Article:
Former European captain Paul McGinley believes the United States need to eclipse the ‘Miracle at Medinah” to retain the Ryder Cup in Rome.
Europe famously recovered from 10-6 down heading into the singles in 2012 to pull off an unlikely victory, but Zach Johnson’s side trailed by five points at Marco Simone despite a spirited fightback on Saturday afternoon.
“This will be unbelievable if America come anywhere close,” McGinley, who led Europe to victory at Gleneagles in 2014, told Sky Sports.
“Miracles do happen and this will be bigger than the Miracle at Medinah if America come back from here. Yes they have momentum, but Europe are also stoked up.”
That was a reference to the controversial end to Saturday’s play, with angry scenes on the 18th green later continuing outside the clubhouse at Marco Simone.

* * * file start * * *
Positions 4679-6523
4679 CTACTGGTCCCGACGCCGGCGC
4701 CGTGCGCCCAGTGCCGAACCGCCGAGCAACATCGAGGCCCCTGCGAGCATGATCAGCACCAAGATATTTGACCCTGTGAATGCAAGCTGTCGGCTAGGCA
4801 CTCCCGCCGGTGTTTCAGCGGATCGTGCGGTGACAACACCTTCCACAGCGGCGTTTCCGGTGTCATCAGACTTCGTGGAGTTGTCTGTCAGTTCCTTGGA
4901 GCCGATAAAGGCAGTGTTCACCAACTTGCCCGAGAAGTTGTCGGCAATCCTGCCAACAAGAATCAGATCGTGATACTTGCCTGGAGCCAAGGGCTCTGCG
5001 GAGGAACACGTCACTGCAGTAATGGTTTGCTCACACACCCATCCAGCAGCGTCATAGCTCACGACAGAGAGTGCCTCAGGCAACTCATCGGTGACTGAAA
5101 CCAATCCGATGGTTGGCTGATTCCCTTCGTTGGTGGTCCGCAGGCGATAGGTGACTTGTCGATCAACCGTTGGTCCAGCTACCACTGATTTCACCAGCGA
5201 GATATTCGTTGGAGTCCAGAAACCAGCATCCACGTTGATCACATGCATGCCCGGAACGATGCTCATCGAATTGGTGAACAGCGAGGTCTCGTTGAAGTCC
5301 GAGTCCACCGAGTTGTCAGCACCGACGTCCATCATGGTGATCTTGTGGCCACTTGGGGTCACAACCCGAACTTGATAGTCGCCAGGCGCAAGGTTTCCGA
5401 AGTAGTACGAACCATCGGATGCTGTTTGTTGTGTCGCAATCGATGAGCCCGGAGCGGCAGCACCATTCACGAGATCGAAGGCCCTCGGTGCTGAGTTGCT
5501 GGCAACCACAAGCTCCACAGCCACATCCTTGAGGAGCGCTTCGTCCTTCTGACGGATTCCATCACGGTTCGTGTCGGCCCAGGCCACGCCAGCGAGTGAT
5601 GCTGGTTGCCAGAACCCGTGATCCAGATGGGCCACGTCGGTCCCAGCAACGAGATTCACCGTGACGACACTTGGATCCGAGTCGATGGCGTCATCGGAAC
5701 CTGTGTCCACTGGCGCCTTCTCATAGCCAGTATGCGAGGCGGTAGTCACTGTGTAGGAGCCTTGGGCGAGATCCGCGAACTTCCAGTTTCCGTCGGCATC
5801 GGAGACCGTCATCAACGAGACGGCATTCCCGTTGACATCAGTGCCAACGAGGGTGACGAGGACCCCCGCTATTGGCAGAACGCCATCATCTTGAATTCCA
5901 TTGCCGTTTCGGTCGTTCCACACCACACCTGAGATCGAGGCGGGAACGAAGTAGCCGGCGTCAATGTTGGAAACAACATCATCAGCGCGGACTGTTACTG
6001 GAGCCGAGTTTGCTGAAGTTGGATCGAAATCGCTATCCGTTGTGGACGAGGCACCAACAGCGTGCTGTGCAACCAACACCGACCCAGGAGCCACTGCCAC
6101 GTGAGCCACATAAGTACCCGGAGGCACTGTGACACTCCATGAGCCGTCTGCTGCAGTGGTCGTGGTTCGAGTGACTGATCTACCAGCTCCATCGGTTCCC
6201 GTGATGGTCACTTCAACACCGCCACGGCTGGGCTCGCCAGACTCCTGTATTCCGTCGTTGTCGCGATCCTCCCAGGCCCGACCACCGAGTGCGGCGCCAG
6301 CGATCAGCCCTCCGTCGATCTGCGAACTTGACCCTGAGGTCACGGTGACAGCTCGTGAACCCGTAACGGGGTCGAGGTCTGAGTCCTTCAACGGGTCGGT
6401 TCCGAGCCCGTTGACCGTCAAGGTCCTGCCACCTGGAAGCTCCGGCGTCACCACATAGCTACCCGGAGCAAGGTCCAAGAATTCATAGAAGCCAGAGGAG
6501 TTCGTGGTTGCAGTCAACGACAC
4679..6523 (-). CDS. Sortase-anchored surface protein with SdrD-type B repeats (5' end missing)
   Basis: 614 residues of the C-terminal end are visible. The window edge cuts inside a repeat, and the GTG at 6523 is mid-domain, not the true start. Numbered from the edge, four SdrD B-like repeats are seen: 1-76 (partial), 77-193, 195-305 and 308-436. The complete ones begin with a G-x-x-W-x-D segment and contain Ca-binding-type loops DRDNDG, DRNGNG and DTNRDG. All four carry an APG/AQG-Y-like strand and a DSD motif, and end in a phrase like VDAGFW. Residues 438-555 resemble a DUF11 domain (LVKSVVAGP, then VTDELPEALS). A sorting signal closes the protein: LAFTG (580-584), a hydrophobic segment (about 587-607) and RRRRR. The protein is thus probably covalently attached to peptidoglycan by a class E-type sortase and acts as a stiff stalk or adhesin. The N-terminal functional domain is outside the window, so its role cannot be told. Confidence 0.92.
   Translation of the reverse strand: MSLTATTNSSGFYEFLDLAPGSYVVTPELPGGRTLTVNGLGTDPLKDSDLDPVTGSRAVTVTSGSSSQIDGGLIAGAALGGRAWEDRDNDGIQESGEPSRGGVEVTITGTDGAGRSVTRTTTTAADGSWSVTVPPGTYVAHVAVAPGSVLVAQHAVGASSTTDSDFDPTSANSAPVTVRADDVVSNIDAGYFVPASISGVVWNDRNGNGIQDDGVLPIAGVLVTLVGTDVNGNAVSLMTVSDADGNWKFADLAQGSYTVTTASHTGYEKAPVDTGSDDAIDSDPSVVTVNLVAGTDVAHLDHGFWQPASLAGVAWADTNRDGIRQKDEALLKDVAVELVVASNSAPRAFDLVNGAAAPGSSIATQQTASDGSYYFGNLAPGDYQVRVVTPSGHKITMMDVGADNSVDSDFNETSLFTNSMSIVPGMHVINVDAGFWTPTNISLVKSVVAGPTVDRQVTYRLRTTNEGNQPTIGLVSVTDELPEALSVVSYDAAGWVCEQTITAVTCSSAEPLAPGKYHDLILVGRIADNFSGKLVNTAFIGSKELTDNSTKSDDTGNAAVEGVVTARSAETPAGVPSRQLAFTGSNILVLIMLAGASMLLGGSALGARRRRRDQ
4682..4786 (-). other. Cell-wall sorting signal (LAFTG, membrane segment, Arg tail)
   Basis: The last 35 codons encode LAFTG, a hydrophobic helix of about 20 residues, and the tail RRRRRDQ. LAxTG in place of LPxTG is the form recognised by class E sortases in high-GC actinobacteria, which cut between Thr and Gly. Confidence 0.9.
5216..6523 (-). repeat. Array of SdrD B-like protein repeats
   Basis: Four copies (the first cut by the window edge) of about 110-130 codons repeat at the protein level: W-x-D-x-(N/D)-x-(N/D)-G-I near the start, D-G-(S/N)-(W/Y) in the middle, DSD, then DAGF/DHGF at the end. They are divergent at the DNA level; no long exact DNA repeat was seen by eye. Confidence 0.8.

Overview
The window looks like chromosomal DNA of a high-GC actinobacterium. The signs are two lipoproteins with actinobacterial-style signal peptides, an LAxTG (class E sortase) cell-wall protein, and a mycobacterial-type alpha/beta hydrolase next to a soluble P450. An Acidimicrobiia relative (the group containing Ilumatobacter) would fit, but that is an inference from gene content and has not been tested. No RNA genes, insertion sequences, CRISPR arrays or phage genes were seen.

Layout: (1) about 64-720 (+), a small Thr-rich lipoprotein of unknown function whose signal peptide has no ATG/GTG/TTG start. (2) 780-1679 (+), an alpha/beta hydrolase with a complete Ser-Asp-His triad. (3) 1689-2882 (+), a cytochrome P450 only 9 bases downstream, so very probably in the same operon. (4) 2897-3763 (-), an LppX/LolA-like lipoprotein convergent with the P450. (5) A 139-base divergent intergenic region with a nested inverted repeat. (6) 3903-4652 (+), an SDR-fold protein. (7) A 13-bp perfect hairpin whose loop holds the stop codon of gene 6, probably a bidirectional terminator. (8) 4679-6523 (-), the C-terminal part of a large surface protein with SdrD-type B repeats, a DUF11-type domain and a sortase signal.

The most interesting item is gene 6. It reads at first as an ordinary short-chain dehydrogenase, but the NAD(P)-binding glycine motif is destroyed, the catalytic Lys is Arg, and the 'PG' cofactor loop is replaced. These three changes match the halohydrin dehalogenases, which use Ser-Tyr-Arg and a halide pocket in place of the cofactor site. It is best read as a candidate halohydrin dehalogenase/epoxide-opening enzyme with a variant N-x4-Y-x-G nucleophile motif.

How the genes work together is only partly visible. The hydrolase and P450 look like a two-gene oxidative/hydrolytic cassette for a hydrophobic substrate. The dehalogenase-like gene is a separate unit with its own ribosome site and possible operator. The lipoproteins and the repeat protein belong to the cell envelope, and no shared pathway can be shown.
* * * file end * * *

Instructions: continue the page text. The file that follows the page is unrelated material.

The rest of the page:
Rory McIlroy was annoyed that Patrick Cantlay’s caddie Joe LaCava initially refused to move from his eyeline as he waved his cap over his head in celebration of Cantlay’s birdie on the last.
McIlroy and team-mate Matt Fitzpatrick still had birdie putts of their own to halve the hole and the match, but neither was able to convert.
McIlroy was later pictured angrily gesturing towards LaCava before being shepherded into a courtesy car by Shane Lowry.
Europe captain Luke Donald vowed to give his players the right “messaging” before Sunday’s play and unsurprisingly sent out his strongest players early in the singles, with Jon Rahm first out against Scottie Scheffler.
McIlroy, who had gone out first in the last three Ryder Cups, was fourth in the line-up against Sam Burns.